Jones has committed to continuing the reform started since Mike Brown’s death. Her top item on her platform: support the hiring of qualified police officers.
As protesters across the country gathered together for another night holding up signs reading “Black Lives Matter” and “Silence is complicity,” voters in Ferguson, Missouri, made their voices heard on Tuesday by electing their first Black mayor. Mayor-Elect Ella Jones is also the first woman to lead the city.
Jones’ victory comes nearly six years after the St. Louis suburb was rocked by the shooting death of Mike Brown, an 18-year-old Black teen who was killed by white police officer Darren Wilson. The incident sparked demonstrations in Ferguson, some of which turned violent, and a national debate about police violence and systemic racism.
In recent days, the city has seen a new wave of unrest related to the police killing of Minneapolis resident George Floyd. Like Brown, Floyd was also unarmed when approached by police.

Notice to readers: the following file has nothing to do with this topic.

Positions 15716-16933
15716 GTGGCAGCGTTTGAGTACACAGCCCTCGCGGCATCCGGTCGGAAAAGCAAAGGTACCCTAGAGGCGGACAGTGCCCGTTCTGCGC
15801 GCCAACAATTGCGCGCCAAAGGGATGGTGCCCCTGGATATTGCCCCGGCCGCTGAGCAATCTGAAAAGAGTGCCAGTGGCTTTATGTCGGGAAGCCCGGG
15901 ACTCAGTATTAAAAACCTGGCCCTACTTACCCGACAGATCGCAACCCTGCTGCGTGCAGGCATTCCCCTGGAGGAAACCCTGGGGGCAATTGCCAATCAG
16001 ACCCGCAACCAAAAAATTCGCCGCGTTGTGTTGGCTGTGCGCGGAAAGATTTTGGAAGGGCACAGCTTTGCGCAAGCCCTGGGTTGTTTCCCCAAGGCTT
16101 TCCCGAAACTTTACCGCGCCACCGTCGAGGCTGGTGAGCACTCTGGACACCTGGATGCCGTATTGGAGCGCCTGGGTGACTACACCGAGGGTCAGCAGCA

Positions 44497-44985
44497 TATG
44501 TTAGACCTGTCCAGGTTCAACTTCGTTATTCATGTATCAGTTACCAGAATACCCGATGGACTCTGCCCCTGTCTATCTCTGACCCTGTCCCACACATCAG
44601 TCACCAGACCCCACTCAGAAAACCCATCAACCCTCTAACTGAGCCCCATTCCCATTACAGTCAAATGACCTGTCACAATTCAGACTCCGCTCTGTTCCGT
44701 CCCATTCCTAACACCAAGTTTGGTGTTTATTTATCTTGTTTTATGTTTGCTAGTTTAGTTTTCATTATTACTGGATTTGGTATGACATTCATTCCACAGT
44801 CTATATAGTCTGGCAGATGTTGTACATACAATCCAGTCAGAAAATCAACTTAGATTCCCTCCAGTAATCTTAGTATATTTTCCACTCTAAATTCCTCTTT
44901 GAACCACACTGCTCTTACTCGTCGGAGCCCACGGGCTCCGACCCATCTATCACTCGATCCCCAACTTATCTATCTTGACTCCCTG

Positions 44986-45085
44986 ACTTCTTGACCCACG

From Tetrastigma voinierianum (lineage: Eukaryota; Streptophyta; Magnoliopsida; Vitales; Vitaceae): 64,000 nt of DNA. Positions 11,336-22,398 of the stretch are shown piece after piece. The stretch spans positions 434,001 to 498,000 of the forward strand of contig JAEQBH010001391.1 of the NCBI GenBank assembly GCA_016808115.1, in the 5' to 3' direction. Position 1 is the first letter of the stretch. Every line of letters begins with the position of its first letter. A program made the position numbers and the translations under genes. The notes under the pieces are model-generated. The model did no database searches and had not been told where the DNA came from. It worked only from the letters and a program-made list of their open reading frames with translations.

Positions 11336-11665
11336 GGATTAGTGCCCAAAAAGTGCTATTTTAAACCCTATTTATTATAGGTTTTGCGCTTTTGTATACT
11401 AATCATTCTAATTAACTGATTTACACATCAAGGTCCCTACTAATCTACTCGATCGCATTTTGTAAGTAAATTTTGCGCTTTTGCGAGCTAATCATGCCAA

Jones—who has lived in Ferguson for more than four decades and was also the first Black woman to serve on City Council when she was elected in 2015—secured 54% of the vote while her opponent, Heather Robinett, earned 46% support. This was her second time running for mayor.
As former President Barack Obama pointed out in a Medium post this week, voting in local elections is essential to enacting change. “It’s mayors and county executives that appoint most police chiefs and negotiate collective bargaining agreements with police unions,” he wrote. “It’s district attorneys and state’s attorneys that decide whether or not to investigate and ultimately charge those involved in police misconduct.”
As such, Jones has committed to continuing the work started since Brown’s death to keep Ferguson residents safe. Her top item on her platform: support the hiring of qualified police officers.
During an interview with St. Louis Public Radio, Jones told journalist Jason Rosenbaum that being the first Black mayor of the city meant she’s “got work to do.”
“When you’re an African-American woman, they require more of you than they require of my counterpart,” Jones said after her victory, in a video posted online Tuesday night. “I know that the people in Ferguson are ready to stabilize their community, and we’re going to work together to get it done.”